Dave Holden, Graduation Year: 2020
Grace education: Interdisciplinary Studies degree (communication, media, and English)
Graduate program: Master of Fine Arts in Screen and Television Writing at Pepperdine University
Employment: Sports editor at the Greenville Advocate in Greenville, Illinois
The best thing about creative writing: The coolest thing about writing, in general, is that you have this great ability to empower others and impact others and give the voiceless a voice. Everyone wants to be heard. Writers give people the chance to express themselves and tell their stories, and that’s what I like most about the writing profession.
Most influential professor at Grace: I’m going to cheat a little here and give you three names: Pat Loebs, Brent Krammes, and Lauren Rich. These three were super important to me during my time at Grace. They were always in my corner. They always pushed me hard and expected a lot from me which I greatly appreciated coming from an athletic background.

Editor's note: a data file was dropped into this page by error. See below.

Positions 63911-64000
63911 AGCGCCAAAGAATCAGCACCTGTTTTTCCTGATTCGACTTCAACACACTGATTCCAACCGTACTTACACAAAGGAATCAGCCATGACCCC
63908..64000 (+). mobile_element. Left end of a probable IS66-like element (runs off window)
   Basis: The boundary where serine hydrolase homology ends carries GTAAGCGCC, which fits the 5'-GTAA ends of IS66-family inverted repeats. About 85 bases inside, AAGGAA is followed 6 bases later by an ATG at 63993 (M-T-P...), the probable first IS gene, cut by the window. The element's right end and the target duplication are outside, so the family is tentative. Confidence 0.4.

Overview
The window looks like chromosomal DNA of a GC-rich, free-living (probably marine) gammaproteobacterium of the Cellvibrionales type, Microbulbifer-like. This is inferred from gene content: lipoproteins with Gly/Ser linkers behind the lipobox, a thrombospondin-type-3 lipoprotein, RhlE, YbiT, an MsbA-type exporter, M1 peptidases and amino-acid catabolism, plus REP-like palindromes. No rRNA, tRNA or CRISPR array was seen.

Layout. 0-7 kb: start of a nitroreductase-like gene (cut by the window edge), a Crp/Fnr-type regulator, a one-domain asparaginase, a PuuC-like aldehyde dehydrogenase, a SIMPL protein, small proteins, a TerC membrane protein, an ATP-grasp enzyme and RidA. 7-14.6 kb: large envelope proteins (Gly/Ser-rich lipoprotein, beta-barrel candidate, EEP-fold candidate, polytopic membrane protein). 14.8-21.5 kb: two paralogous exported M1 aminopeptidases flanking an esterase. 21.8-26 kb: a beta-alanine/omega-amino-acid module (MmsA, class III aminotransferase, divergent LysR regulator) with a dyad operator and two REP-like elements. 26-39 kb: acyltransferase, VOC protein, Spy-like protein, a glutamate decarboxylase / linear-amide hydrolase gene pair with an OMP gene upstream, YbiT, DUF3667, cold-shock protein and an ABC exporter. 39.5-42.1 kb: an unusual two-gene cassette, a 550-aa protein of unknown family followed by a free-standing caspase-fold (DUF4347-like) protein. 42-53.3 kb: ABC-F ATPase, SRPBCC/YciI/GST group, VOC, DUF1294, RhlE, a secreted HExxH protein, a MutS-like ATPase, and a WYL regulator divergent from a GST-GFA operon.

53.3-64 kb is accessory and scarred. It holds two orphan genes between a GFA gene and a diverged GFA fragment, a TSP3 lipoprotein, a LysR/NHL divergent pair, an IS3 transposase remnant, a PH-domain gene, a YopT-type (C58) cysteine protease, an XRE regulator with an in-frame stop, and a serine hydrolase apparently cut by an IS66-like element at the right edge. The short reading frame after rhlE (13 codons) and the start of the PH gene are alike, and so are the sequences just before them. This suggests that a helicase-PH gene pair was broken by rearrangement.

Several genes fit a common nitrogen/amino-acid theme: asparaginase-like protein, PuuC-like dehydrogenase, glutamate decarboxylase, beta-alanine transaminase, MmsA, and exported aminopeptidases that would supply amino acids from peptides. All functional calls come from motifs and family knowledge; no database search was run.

A piece of advice for humanities majors: For those who want to do something in the writing field, it boils down to discipline. Do you have the discipline to sit down and write 1,000 words a day? You’re going to experience quite a bit of failure as a writer, but what are you going to do with that? Are you going to give up or keep trying? I have experienced more failure than success, but I’ve learned that the key to getting better is discipline.
A little-known fact about you: I recently won an award from the Illinois Press Association in their 2021 Best of Press Awards. The story that won was about how Greenville University’s head basketball coach, George Barber, took a very innovative and optimistic approach to less-than-ideal circumstances. — from grace.edu